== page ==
Tivoli and The Gardens & Adrian's Villa
Adrian’s Villa near Tivoli (Rome) was built by Emperor Hadrian, starting from 117 A.D., as an imperial palace far away from the city of Rome. It is the most extensive ancient roman villa, covering an area of at least 80 hectares, more or less as Pompeii.
In 1999 Villa Hadriana was appointed one of the Human Heritage Monuments by Unesco; as many other archaeological sites it is very famous, but still very little known in its essence, notwithstanding more than 500 years of excavations. A more scientific and modern approach to its study is a recent novelty.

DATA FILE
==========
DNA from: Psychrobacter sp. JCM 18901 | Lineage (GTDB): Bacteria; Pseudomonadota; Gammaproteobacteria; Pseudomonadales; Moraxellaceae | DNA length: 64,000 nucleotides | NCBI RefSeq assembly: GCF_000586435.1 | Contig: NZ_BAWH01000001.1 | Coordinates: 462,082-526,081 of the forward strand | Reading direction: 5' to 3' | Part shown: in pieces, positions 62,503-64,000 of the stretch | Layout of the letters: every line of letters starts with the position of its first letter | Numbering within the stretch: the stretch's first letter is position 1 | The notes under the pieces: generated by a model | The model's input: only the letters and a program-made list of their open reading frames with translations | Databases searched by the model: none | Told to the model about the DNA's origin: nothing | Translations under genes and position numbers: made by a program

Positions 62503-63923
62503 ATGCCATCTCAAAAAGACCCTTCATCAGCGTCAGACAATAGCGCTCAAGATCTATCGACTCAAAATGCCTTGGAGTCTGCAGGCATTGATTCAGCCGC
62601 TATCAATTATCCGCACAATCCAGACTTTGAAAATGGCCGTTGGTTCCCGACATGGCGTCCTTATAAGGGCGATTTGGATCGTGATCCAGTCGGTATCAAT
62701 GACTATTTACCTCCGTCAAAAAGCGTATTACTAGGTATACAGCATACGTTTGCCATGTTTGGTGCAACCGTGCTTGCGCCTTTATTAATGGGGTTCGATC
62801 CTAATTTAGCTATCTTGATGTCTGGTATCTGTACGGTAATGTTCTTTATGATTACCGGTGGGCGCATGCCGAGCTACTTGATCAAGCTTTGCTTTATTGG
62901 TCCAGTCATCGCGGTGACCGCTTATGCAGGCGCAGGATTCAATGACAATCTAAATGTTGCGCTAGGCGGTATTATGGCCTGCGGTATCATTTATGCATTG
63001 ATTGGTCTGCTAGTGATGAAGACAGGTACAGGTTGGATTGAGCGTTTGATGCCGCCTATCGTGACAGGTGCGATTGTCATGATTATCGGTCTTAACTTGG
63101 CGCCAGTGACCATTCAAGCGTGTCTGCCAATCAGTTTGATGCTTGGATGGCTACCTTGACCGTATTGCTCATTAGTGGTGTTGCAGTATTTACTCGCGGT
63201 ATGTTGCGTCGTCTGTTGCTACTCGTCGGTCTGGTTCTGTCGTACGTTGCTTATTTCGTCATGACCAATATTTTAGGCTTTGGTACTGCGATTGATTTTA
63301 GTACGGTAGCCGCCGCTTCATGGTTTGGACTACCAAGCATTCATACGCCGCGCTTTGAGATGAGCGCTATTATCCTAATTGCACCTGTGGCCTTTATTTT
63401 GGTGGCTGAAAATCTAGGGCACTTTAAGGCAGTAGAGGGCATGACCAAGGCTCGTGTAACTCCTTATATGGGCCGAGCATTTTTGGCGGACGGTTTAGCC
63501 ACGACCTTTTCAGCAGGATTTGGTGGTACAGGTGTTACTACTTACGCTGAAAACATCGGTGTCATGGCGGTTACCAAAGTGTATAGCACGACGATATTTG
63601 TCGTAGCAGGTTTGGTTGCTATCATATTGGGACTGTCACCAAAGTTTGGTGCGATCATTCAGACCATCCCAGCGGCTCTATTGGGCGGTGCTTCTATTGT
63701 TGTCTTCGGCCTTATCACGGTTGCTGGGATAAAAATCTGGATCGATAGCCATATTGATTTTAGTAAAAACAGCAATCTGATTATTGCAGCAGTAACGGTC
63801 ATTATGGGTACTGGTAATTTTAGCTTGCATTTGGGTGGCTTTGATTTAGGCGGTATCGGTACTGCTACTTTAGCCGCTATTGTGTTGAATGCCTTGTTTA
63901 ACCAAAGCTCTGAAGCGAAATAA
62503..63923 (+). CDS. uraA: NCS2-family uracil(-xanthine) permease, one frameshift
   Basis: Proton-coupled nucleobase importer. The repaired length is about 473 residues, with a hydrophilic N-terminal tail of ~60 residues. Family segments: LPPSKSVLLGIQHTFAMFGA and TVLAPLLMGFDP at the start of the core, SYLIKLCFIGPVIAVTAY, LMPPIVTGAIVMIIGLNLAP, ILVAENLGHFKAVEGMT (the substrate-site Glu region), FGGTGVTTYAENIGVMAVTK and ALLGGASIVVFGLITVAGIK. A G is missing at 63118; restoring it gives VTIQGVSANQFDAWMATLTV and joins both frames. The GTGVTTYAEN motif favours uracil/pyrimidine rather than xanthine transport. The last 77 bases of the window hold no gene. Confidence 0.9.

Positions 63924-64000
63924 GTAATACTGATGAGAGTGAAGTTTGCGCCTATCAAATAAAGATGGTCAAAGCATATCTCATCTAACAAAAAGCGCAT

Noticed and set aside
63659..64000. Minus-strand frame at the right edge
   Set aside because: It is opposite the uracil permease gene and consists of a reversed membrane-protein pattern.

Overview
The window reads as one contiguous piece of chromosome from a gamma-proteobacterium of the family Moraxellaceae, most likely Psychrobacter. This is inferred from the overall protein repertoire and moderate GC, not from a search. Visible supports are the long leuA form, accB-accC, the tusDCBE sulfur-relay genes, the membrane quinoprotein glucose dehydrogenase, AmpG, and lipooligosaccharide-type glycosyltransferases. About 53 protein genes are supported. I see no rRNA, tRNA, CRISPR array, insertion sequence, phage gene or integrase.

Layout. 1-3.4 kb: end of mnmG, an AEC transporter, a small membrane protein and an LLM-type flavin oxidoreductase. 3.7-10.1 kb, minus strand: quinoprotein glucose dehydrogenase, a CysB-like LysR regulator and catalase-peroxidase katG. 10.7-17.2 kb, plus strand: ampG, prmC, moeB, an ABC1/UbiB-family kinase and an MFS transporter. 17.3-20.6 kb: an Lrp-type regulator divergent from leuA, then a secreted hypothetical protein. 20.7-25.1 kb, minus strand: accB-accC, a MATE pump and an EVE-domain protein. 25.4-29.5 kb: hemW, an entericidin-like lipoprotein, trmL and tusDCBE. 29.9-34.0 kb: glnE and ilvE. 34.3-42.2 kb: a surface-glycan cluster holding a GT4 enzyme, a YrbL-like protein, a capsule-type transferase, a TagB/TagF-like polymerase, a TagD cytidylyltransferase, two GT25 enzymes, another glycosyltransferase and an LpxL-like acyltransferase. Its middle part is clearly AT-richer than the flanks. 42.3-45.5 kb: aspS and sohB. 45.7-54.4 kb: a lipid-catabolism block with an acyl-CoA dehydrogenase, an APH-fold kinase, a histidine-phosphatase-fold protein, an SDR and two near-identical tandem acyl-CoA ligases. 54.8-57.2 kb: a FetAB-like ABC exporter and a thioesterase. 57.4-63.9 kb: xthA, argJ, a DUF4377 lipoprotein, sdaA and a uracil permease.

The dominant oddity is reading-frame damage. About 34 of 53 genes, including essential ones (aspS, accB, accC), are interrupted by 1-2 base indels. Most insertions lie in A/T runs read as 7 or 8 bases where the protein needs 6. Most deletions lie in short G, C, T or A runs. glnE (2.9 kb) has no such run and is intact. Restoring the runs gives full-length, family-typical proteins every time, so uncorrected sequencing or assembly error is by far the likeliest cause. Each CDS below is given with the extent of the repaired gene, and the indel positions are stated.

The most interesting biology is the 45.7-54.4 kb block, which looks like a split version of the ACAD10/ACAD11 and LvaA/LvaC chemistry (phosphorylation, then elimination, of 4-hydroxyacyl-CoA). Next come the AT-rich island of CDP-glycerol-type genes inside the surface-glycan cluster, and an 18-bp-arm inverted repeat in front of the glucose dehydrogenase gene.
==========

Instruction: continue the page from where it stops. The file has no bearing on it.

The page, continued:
Villa d’Este, masterpiece of the Italian Garden, is included in the UNESCO world heritage list. With its impressive concentration of fountains, nymphs, grottoes, plays of water, and music, it constitutes a much-copied model for European gardens in the mannerist and baroque styles. The garden is generally considered within the larger –and altogether extraordinary- context of Tivoli itself: its landscape, art and history which includes the important ruins of ancient villas such as the Villa Adriana, as well as a zone rich in caves and waterfalls displaying the unending battle between water and stone.
Entry fees and lunch cost are additional and are to be paid by the client at the site.